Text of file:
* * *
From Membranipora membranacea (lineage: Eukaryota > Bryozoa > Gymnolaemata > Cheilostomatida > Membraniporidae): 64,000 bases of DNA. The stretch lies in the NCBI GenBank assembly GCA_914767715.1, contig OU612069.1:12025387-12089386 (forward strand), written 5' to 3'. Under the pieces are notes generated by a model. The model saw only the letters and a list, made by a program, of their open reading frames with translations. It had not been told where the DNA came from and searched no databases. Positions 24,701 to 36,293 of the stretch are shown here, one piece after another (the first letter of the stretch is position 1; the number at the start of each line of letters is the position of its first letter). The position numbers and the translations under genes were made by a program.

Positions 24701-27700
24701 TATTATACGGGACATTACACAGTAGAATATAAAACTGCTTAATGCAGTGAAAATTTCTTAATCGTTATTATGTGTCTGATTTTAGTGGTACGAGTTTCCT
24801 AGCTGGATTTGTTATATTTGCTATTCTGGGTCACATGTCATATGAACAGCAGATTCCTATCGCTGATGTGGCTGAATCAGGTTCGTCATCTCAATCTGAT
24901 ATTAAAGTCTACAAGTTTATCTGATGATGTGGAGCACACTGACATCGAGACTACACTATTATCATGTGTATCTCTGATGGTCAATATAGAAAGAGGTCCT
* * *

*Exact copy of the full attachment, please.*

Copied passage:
From Membranipora membranacea (lineage: Eukaryota > Bryozoa > Gymnolaemata > Cheilostomatida > Membraniporidae): 64,000 bases of DNA. The stretch lies in the NCBI GenBank assembly GCA_914767715.1, contig OU612069.1:12025387-12089386 (forward strand), written 5' to 3'. Under the pieces are notes generated by a model. The model saw only the letters and a list, made by a program, of their open reading frames with translations. It had not been told where the DNA came from and searched no databases. Positions 24,701 to 36,293 of the stretch are shown here, one piece after another (the first letter of the stretch is position 1; the number at the start of each line of letters is the position of its first letter). The position numbers and the translations under genes were made by a program.

Positions 24701-27700
24701 TATTATACGGGACATTACACAGTAGAATATAAAACTGCTTAATGCAGTGAAAATTTCTTAATCGTTATTATGTGTCTGATTTTAGTGGTACGAGTTTCCT
24801 AGCTGGATTTGTTATATTTGCTATTCTGGGTCACATGTCATATGAACAGCAGATTCCTATCGCTGATGTGGCTGAATCAGGTTCGTCATCTCAATCTGAT
24901 ATTAAAGTCTACAAGTTTATCTGATGATGTGGAGCACACTGACATCGAGACTACACTATTATCATGTGTATCTCTGATGGTCAATATAGAAAGAGGTCCT